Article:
Singlish is not just one creole: it’s an amalgamation of many different Southeast Asian dialects and pidgins all rolled up into one.

Singlish comes from the mixing of Singapore’s four official languages: English, Mandarin, Malay, and Tamil. English, now the lingua franca, was brought over by the British during Singapore’s period of colonization, which lasted from 1819 to 1963. Following its introduction into Singaporean schools, English began to permeate the streets outside them, and was picked up by the Malay, Chinese and Indian populations. After independence, the newly formed Singaporean government made the decision to continue teaching in English after identifying that there was a need for a common language in the country.

Many British expatriates moved back to England after Singapore’s independence. In the unregulated environment following their departure, the English spoken in Singapore became substantially influenced by Malay—the native language—and the other languages brought over by immigrants: Tamil and the Chinese Mandarin and Hokkien dialects.

The grammar of Singaporean English began to mirror the grammar of these languages. For example, a modern-day Singaporean could say “I go bus-stop wait for you,” to mean that he will wait for you at the bus stop. This phrase could be translated into either Malay or Chinese without having to change the grammatical structure of the sentence. Those unfamiliar with the grammatical structure of these languages, as a result, have a hard time picking up Singlish.

Words from the other languages became appropriated into the creole as well, creating an entire Singlish lexicon that is used today. The word “ang moh,” for example, is a Hokkien word which literally translates to “red hair,” but is used in Singlish to describe people of Caucasian descent. The Malay word “makan” is commonly used to mean food, or the act of eating. The Tamil word “goondu,” which means “fat” in its original language, is used in Singlish to describe a person who is not very smart.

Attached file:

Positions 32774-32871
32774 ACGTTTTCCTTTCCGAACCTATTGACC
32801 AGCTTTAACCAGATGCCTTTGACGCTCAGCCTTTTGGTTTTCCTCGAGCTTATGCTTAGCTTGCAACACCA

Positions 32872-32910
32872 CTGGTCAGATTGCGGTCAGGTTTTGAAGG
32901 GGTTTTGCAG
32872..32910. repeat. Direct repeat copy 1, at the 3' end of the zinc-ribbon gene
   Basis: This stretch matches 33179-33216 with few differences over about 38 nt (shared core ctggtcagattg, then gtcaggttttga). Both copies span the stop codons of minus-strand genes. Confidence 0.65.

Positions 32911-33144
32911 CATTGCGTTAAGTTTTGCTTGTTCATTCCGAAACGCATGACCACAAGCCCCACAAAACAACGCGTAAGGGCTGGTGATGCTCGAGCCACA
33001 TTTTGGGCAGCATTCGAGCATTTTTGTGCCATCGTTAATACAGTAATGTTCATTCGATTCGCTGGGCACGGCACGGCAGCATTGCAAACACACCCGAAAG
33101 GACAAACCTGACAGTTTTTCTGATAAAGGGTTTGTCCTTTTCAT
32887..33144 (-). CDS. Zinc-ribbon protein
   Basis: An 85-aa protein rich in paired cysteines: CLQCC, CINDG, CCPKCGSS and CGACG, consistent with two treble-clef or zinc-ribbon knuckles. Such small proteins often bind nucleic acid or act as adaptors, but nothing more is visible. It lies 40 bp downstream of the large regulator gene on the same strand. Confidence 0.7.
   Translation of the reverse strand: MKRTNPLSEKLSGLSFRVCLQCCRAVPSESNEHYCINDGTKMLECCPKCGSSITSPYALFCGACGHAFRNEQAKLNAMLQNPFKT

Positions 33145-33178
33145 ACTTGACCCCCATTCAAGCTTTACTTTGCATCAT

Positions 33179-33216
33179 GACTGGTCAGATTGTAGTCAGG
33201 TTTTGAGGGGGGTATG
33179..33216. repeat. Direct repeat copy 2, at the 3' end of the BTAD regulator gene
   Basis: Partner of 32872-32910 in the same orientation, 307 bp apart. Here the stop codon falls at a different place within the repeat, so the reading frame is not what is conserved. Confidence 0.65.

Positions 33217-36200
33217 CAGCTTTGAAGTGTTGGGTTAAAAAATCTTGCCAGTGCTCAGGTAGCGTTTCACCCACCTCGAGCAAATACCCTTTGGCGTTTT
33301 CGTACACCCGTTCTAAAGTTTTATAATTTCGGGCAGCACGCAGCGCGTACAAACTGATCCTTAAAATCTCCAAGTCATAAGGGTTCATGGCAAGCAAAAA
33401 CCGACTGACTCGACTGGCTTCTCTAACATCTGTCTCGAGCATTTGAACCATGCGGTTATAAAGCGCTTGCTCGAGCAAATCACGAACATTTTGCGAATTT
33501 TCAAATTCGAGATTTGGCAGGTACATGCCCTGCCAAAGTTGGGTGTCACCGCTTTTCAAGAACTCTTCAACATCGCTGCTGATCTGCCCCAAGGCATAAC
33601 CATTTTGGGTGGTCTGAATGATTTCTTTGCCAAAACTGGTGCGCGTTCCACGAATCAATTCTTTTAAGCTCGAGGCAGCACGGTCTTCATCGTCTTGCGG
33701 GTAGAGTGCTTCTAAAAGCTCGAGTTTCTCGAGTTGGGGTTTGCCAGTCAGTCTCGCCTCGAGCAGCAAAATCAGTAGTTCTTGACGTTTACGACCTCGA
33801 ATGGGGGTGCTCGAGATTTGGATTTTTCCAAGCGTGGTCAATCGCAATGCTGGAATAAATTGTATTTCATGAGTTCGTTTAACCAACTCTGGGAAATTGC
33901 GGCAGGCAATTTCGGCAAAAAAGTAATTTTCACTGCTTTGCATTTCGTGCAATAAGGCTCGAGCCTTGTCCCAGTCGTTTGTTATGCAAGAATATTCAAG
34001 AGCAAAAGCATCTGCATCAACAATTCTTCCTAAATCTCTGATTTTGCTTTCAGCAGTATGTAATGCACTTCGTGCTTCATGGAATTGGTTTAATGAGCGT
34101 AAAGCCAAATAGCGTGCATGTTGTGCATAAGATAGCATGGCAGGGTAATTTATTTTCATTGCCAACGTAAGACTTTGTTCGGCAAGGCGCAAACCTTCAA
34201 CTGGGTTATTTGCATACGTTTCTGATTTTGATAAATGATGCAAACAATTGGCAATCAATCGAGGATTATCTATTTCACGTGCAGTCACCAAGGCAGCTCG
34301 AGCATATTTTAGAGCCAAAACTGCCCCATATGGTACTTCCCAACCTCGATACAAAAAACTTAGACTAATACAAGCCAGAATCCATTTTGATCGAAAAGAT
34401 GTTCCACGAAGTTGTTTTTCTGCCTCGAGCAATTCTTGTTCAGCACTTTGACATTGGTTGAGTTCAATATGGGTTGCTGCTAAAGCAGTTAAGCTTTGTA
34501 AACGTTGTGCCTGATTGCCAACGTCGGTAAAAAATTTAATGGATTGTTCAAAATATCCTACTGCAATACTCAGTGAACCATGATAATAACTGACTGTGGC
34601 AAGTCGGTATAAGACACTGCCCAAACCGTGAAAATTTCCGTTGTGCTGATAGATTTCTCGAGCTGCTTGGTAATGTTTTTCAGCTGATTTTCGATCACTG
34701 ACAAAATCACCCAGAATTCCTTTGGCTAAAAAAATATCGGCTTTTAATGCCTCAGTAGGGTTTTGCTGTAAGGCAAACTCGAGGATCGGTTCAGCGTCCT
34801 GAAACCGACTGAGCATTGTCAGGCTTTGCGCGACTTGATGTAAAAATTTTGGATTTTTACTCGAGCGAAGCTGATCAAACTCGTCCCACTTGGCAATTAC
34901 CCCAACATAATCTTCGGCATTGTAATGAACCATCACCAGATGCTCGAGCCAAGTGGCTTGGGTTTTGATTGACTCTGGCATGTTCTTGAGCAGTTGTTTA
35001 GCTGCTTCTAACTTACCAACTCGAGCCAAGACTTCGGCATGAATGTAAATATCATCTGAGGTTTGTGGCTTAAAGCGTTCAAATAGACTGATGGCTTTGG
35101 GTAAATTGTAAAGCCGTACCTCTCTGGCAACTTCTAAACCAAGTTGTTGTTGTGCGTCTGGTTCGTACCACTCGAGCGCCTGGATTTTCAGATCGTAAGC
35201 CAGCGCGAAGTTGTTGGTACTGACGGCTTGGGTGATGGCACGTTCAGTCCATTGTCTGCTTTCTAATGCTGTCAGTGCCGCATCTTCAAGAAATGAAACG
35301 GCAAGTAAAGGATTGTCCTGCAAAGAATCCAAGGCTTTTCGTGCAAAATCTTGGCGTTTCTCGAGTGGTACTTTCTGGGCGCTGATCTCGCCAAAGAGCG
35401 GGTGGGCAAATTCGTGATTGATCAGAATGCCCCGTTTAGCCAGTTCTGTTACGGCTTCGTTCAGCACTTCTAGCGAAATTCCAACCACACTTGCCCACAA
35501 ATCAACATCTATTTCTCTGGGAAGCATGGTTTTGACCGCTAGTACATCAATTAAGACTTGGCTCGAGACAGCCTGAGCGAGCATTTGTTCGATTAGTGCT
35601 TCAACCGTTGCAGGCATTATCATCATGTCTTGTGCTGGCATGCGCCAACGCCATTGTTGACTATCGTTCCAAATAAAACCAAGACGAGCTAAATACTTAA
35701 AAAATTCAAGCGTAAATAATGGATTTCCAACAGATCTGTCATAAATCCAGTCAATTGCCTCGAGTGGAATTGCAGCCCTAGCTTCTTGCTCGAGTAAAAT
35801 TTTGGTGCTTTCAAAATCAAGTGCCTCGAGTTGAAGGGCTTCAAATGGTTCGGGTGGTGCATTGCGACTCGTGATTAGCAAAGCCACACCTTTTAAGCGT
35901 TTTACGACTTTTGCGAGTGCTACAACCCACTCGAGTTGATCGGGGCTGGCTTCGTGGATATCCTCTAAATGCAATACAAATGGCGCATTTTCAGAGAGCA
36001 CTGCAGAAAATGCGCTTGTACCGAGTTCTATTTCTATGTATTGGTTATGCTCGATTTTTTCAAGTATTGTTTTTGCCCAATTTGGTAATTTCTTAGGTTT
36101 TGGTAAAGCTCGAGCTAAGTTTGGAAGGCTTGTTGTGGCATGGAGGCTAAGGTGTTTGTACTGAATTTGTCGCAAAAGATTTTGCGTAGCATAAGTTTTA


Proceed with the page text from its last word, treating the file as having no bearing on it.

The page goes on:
An advertisement written in Singlish on the Singaporean island of Pulau Ubin. (Photo: Michael Elleray/CC BY 2.0)

Perhaps the most famous Singlish word is the ubiquitous “lah,” an example of the language’s more playful sensibilities. It is essentially a filler word with no meaning. “Lah” can be placed anywhere in a sentence, but is often used as a form of audible punctuation at the end. Another popular exclamation is “wah lao,” or the even more flamboyant “wah lao eh,” used to express surprise or wonder.

One of the many barriers to picking up Singlish is its complicated intonation. English is a stress-timed language, which means that some syllables are longer, and others are shorter. Singlish, however, is syllable-timed, which means that each syllable is pronounced for an equal amount of time, making Singlish far more staccato in nature.

Where it gets even more complicated is in the tones. English is a non-tonal language, which means that words do not have particular tones associated with them. Chinese, on the other hand, is a tonal language, in which words change their meaning depending on the tone used to speak them. Singlish retains all the tones of the Chinese words that it borrows, but maintains no tones in its English, Malay and Tamil words, making it a semi-tonal language.

There’s more. Though Singlish is prevalent all over Singapore, it operates on a spectrum dependent upon the circumstances, making it even harder to trace down. In formal settings, for example, Singlish tends to be toned down to its acrolectal form: Singlish words and grammatical structures are eliminated, and only the accent remains. In the day-to-day, however, a more colloquial form of Singlish is used.


A warning sign in Singapore written in the country’s four official languages: English, Chinese, Tamil and Malay. (Photo: Gabbe/Public Domain)

Pogaru, who moved to Singapore with his family at the age of eight, explains that his ability to speak Singlish only came when he joined the Singapore Armed Forces at the age of 18. “Singlish to me was just an accent with a “lah” thrown in at the end of a sentence,” he says of his opinion of the creole before joining the army. “I didn’t think much of it.”

His experience with Singlish drastically changed in his first year of National Service, the two-year period of compulsory service required of all male citizens of Singapore. “I vividly remember an incident in Basic Military Training where my sergeant told my platoon, ‘You all have 15 minutes. Go up and lepak [relax],’” says Pogaru. He spent the next 15 minutes trying to figure out what “lepak” meant and what exactly the sergeant wanted. “Singlish was the language of communication in NS, and I realized that I would have to learn some new vocabulary to truly understand what was happening.”

Though Pogaru has worked hard to increase his understanding of Singlish over the years since his time in the army, he’s not quite sure he has it down yet. “Despite knowing Singlish, I still have not been able to impress my Singaporean friends with my attempts to sound local,” he says. “Guess I just have to keep practicing.”

Singaporean English is Almost Impossible to Pick Up